Maybe the girl needed to tell her something. Perhaps the girl’s life had met with an abrupt ending. She could be stuck in the physical world because she was clinging to unfinished business. Brynlei had researched the subject of paranormal occurrences at length after she’d seen her dead grandma sitting in the living room armchair.
Her sightings hadn’t occurred frequently, but they did happen. Even before her diagnosis as an HSP, Brynlei had known that ghosts were real. She’d seen them. There was her grandma, of course, but there’d been others, too. Like Mr. Brentwood, the man her parents called her imaginary friend. She’d played with him for hours in the backyard when she’d lived in the house on Hill Street. Even though he always wore a charcoal suit and a burgundy tie, he didn’t mind digging in the sandbox or rolling on the grass with her. He pushed her on the tire swing and ate picnics with her under the oak tree. He preferred tea with his cake and always thanked her for the extra effort. Mr. Brentwood’s eyes crinkled in the corners and glistened whenever he told Brynlei how she reminded him of his daughter. Brynlei had been young then—only three or four. She’d concluded that her parents couldn’t see Mr. Brentwood because he played hide-and-seek whenever they came around. She’d cried when they’d moved from Hill Street to their current house. Mr. Brentwood had explained that he couldn’t travel with her. The day they moved was the last time she ever saw him.
Back then, she didn’t understand why Mr. Brentwood stayed in the house on Hill Street, but she had since learned that spirits who remained in the physical world were usually trapped there because of unfinished business, tethered to the place where they’d died. Their spirits lingered in the spot where their lives had ended and, sometimes, tried to send a message—or a warning—to others.
This series is perfect for readers 13 and older, especially if you LOVE horses. But add in mystery, a ghost, and a spooky doll? Sign. Me. Up.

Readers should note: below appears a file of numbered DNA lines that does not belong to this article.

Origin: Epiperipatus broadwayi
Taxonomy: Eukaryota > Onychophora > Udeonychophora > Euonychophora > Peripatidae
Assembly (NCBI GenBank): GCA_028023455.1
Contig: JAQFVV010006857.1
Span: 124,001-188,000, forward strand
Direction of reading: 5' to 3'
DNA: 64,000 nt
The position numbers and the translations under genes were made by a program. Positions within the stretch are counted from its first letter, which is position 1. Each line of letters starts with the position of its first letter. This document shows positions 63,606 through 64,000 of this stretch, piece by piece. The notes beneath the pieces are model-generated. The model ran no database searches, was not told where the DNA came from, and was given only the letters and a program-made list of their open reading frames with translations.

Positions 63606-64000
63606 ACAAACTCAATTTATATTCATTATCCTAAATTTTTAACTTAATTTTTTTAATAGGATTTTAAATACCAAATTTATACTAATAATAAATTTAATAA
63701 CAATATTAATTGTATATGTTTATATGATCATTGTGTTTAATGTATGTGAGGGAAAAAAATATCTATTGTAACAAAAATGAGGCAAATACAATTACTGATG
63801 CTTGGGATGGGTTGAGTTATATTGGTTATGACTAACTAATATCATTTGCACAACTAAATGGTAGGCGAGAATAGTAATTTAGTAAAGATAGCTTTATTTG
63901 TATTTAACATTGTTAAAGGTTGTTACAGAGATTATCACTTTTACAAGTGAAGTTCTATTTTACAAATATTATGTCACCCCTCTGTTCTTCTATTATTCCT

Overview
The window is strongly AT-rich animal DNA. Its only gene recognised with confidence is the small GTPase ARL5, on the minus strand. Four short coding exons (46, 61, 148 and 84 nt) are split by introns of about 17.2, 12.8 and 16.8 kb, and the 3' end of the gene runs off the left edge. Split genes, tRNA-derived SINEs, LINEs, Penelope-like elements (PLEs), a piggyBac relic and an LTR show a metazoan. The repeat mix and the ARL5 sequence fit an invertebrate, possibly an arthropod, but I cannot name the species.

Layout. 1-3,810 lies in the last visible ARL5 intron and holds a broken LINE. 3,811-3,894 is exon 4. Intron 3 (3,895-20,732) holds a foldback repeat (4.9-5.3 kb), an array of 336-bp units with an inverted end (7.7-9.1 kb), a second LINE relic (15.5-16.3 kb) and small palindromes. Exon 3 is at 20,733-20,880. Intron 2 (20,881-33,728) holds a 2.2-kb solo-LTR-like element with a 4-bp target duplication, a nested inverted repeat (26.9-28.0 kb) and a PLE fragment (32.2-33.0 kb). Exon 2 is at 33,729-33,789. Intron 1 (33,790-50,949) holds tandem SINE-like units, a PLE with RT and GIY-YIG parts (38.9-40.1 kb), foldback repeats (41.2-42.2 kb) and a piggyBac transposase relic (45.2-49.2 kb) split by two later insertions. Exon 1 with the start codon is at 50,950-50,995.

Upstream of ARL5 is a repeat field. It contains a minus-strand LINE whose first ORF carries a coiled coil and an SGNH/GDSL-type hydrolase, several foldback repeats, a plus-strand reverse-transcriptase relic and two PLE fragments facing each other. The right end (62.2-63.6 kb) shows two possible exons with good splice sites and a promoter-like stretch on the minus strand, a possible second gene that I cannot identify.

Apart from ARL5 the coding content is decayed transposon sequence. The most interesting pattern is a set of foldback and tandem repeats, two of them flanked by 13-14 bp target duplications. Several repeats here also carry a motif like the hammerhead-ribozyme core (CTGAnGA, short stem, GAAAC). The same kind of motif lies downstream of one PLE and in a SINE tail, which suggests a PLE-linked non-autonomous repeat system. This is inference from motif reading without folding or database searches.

You can get these books at Amazon or wherever books are sold online. They are published with Fire and Ice YA Books.
Laura Wolfe is a lover of animals and nature. When she is not writing, she can be found playing games with her highly-energetic kids, riding horses, growing vegetables in her garden, or spoiling her rescue dog. Laura's YA mystery, Trail of Secrets (Dark Horse, Book One), was named as a Finalist in the 2016 Next Generation Indie Book Awards—First Novel category. Barn Shadows (Dark Horse, Book Two) was shortlisted in the 2018 Chanticleer Paranormal Book Awards. Laura holds a BA in English from the University of Michigan and is an active member of multiple writing groups, including Sisters in Crime, International Thriller Writers, and the SCBWI. For more information on her upcoming books, please visit: www.AuthorLauraWolfe.com
So, go download Laura's wonderful books and enjoy them over the next month or so until Lost on the Water comes out. Please leave a comment for Laura or myself. We'd love to here from you. Share this blog post if you enjoyed it. And you can always sign up for my mailing list here.
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D. G. Driver
Award-winning author of books for teen and tween readers. Learn more about her and her writing at www.dgdriver.com
Author D. G. Driver's
Write and Rewrite Blog
“There are no bad stories, just ones that haven’t found their right words yet.”
A blog mostly about the process of revision with occasional guest posts, book reviews, and posts related to my books.